For forty participants, one of two semen samples and one, two, or three of four blood samples were missing. There was no significant difference in age and semen parameters (total sperm count, sperm concentration, sperm motility, or semen volume) when comparing results from the 167 men who had measurements done at all four occasions compared to the above-mentioned forty cases (P > 0.20).

Tromsoe is located at 69°42'N, 348 km north of the Arctic Circle (66°33'N) and Oslo (59°56'N), 739 km south of the Arctic Circle. The distance between the two locations is approximately 1150 km. In both locations, a substantial variation in photoperiod is seen over the year.

The periods for urine and semen sample collections were based on the time of sunrise and sunset in the respective area. Overnight urine samples for analyzing the urinary excretion of the aMT6s were collected at two occasions during summer and two during winter. The first sample was collected approximately 70 days (i.e., the duration for spermatogenesis) before the second sample, and at the latter occasion, a semen sample was also collected. We have previously reported that there was a moderate agreement between DFI in the first and in the second semen sample from the same case.[15]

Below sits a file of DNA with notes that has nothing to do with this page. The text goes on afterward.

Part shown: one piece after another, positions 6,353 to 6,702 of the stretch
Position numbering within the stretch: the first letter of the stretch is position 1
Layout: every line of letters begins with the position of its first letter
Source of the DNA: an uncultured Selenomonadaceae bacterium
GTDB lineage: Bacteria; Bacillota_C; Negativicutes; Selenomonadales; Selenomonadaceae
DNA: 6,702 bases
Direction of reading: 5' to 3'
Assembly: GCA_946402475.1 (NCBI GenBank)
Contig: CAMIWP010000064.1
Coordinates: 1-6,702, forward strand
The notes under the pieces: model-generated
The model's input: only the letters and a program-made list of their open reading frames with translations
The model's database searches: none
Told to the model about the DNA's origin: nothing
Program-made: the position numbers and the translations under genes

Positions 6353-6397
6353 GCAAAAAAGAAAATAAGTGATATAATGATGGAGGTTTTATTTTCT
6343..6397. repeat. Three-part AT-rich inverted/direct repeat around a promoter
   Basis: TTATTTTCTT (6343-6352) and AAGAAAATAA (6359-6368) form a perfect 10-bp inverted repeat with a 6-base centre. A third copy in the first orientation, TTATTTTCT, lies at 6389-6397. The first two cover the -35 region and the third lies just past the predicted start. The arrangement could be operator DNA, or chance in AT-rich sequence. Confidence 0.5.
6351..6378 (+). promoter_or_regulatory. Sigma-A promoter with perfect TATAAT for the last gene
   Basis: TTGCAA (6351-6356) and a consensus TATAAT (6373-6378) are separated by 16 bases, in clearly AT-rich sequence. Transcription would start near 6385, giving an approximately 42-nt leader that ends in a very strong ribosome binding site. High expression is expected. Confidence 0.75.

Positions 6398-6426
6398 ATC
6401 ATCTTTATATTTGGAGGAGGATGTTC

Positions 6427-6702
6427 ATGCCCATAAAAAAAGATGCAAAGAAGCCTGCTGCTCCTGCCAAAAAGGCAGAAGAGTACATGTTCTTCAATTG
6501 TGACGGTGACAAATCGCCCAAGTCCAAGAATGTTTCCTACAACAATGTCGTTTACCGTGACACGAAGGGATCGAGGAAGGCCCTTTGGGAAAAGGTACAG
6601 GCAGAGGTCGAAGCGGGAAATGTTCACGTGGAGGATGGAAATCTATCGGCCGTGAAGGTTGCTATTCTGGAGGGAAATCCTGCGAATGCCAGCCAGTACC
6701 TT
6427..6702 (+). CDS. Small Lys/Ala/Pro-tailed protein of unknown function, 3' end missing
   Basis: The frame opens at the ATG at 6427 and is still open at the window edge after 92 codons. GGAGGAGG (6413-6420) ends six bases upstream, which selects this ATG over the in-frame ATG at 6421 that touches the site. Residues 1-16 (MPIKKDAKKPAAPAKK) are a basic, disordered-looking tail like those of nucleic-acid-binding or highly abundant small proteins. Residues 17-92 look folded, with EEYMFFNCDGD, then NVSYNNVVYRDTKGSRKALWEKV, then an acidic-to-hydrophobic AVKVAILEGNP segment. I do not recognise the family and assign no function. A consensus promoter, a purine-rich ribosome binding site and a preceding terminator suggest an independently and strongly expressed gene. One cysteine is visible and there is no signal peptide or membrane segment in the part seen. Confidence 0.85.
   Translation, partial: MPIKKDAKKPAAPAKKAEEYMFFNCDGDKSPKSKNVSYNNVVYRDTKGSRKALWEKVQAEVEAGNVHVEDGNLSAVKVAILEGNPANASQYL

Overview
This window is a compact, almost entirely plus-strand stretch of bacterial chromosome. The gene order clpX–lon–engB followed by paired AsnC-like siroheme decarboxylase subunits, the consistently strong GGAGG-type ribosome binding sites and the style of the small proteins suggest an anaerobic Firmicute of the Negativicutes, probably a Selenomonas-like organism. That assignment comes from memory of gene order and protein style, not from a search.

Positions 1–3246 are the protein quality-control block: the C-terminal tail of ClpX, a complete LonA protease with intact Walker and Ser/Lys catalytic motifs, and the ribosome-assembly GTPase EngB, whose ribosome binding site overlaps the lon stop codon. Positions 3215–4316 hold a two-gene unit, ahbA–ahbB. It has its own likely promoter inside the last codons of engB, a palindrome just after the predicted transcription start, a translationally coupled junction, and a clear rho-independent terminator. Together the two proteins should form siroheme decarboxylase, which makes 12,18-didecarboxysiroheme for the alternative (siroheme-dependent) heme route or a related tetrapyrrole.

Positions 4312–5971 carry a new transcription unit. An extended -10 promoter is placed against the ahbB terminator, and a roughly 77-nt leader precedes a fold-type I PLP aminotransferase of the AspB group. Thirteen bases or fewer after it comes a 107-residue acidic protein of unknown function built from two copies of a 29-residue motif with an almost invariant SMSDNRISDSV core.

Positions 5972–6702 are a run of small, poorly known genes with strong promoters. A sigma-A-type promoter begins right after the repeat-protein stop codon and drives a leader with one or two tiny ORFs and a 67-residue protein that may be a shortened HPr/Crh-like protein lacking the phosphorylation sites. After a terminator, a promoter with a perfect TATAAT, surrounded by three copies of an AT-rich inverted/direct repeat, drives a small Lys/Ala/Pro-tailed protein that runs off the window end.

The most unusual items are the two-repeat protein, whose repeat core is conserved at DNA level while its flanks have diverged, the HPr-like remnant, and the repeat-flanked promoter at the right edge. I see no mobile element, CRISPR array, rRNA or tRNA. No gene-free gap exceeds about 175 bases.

The first period was summer and the second period was winter. In Tromsoe, urine samples were collected close to the polar day (May 18), the second time, 2-3 months later (July 30 to August 10, 2001), the third time during winter, close to the polar night (November 28), and the fourth time, 2-3 months later after polar night (January 21 to February 1, 2002). In Oslo, urine samples were collected close to the days of solstices (June 21 and December 21, 2001) and 2-3 months thereafter (September 3 to 14, 2001 and March 4 to 15, 2002).